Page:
The technology-laden, ultra-luxurious Emeya is a far cry from spartan Lotus of the past. But how will this exciting new proposition fare against Audi’s e-tron GT, Porsche’s Taycan Turbo S, and Tesla’s Model S Plaid?
On the face of it the new Emeya sounds like the very antithesis of Lotus founder, Colin Chapman’s philosophy of ‘simplify, then add lightness.’
At 2.5 tons, the Emeya weighs in at just a hair under four MK1 Lotus Elises stacked on top of each other — no, seriously. And with an interior loaded with almost every gizmo and gadget known to man, it doesn’t exactly scream simplicity, either. So, what’s going on? Why has Lotus thrown out the rule book in such dramatic fashion?
Although it might come as a shock to many petrolheads, every brand (even Lotus) needs to move with the times and adapt to the ever-evolving motoring landscape. Despite starting life as a low-volume bespoke manufacturer, in recent years — just like fellow British marque, MG — Lotus has been taken under the wing of Chinese ownership. While some might bemoan this decision, the resultant heady injection of cash has allowed the brand to pursue an EV strategy which it could have only dreamt of before.
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Straight off the bat the EV Lotus posts numbers which should help soothe petrolhead pain: around 900 bhp and a 0-60 mph blast of just 2.8 seconds – courtesy of sublime all-wheel drive traction. That added heft hasn’t held it back much then.
It has genuine aesthetic appeal, too. We bet many of the same audience who rush to scald the new design would praise it if an ICE powerplant was housed beneath those flowing lines. Clearly sharing concepts with its loftier Eletre stablemate, we think the Emeya’s styling has more character than some of the slightly anodyne, homogenized designs of other EVs on the market. But, as always, beauty is in the eye of the beholder.
Whether you’re partial to its looks or not, there’s no denying their functionality. The car’s array of active aero systems (rear-wing, grille, defuser, and air dam) generate 215 kg of downforce – supplementing the stellar mechanical grip provided by Michelin’s Pilot Sport EV tyres, as pictured.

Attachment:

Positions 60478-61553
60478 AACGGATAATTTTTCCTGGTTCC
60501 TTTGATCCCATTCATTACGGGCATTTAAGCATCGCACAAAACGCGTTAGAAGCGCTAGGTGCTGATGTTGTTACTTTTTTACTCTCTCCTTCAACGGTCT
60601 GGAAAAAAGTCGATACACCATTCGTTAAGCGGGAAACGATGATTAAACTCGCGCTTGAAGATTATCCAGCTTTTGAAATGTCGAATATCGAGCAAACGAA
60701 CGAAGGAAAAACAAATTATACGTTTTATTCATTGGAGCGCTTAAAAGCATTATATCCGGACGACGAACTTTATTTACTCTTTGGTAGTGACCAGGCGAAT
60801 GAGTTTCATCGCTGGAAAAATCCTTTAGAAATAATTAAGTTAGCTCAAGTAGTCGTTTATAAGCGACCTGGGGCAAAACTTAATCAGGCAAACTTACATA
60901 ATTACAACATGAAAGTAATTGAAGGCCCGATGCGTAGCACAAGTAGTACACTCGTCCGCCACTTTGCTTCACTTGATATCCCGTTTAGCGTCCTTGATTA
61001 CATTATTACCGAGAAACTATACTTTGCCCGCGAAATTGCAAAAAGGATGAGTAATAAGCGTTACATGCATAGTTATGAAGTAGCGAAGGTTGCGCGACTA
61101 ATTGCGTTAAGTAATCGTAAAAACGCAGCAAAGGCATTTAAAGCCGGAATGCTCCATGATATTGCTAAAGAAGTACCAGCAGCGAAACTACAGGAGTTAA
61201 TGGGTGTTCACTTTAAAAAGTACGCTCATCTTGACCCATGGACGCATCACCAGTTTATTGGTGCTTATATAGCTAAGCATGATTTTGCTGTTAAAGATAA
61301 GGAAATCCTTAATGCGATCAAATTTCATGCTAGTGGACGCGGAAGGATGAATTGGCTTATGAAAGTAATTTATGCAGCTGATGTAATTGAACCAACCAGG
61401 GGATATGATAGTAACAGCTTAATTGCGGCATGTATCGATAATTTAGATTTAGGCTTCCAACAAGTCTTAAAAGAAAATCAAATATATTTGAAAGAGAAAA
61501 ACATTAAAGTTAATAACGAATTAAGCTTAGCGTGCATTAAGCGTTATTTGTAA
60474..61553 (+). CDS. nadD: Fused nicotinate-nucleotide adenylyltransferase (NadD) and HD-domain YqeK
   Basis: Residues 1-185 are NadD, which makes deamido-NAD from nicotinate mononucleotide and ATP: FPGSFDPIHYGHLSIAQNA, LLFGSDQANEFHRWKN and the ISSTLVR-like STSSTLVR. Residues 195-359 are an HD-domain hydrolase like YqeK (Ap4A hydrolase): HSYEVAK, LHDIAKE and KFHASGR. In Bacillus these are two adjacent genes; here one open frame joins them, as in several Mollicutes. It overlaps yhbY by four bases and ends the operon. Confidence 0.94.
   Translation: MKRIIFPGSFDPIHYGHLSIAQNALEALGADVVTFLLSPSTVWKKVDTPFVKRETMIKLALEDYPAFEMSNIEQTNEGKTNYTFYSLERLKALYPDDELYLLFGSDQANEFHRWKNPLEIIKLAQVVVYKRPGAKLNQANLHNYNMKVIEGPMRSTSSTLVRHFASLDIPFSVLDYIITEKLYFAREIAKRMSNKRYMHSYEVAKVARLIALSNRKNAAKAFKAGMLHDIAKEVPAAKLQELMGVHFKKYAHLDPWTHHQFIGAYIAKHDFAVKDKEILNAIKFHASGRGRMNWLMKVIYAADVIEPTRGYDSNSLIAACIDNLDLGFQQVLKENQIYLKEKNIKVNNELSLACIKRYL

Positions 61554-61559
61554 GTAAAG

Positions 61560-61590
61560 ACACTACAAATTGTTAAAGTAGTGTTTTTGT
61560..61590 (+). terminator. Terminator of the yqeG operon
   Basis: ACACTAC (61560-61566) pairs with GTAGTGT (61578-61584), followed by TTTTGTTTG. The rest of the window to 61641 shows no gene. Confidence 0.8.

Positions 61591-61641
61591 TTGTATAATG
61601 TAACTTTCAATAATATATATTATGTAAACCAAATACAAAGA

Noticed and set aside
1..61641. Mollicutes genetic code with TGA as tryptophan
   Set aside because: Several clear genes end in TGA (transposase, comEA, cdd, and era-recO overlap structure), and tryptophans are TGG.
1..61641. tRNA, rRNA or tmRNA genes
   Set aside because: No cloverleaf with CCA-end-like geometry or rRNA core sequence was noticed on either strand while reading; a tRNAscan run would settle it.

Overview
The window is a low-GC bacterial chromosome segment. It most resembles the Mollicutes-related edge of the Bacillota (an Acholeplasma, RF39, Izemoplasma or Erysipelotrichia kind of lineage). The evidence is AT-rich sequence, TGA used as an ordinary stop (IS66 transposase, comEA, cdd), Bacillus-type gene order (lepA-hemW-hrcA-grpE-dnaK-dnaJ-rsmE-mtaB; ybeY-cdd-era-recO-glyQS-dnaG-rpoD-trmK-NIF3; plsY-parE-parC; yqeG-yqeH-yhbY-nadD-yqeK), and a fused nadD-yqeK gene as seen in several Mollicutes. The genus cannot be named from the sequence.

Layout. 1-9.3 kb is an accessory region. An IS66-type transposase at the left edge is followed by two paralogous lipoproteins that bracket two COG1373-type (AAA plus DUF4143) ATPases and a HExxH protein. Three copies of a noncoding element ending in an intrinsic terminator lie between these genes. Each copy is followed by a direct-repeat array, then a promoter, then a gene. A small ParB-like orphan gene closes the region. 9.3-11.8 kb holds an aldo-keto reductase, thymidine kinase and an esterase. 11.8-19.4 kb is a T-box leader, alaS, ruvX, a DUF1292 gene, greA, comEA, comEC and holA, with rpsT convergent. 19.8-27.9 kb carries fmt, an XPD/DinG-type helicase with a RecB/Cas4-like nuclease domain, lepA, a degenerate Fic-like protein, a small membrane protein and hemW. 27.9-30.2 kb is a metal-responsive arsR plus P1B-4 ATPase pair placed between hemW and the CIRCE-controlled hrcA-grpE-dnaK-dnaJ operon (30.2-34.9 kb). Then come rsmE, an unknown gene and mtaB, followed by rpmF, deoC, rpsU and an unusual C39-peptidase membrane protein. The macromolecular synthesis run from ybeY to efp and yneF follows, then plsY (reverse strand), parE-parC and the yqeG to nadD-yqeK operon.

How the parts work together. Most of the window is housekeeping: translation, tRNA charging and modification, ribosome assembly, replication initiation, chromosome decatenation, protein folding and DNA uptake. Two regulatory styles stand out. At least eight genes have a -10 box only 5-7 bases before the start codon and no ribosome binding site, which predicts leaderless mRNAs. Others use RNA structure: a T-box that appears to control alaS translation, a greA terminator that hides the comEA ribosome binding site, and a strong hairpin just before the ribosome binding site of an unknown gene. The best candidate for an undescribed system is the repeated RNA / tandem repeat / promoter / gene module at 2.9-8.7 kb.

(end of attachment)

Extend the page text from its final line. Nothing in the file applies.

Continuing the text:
Designed specifically for high-performance electric machines, these Michelin boots are constructed to evenly distribute pressure under braking and acceleration to improve traction, whilst simultaneously reducing road noise with special acoustic dampening material.
Handling has always been the brand’s mainstay, and you’ll be happy to hear they haven’t forgotten this. A low centre of gravity, which Lotus calls hyperstance, ‘enhances stability when driving, and sets a new standard in the GT segment for ride and handling excellence.’
An ingenious active air suspension system also features, allowing the car to scan the road 1000 times a second and alter the firmness of the shock absorbers accordingly for improved comfort and reduced body roll.
And, while it might be on the weightier side by the standards of three decades ago, compared to the contemporary competition – Mercedes EQS we’re looking at you – 2.5 tons isn’t particularly egregious.
It’s the opulent interior where Lotus has moved the game on the furthest, though. As soon as you pop the latch on the elegantly integrated flush door handles, you’re greeted with a level of luxury which appears to be from a different dimension to the exposed welds and hard plastics of the Elise.
Lotus’s use of premium materials certainly elevates the experience, but the tech on offer is just as impressive. A 55-inch “augmented reality head-up display” is the biggest we’ve ever seen in a car before and should make the driver feel like they are piloting the Starship Enterprise; a wealth of information is available without breaking your focus on the road.
It would appear then, that while Emeya and Eletre offer an entirely different take on what it means to be a Lotus, enthusiasts needn’t fear what the future holds. Afterall, it’s ok to both miss the old and embrace the new.
Production of Lotus’s first EV saloon is set to begin sometime in 2024, but with no official word on price you’ll have to wait and see if it can undercut Tesla’s Model S Plaid and Porsche’s Taycan Turbo S.
Are you a fan of the new, forward-thinking approach Lotus has taken? Or would you rather they stuck to their old, small and lightweight philosophy?
Hero image credit: Lotus Cars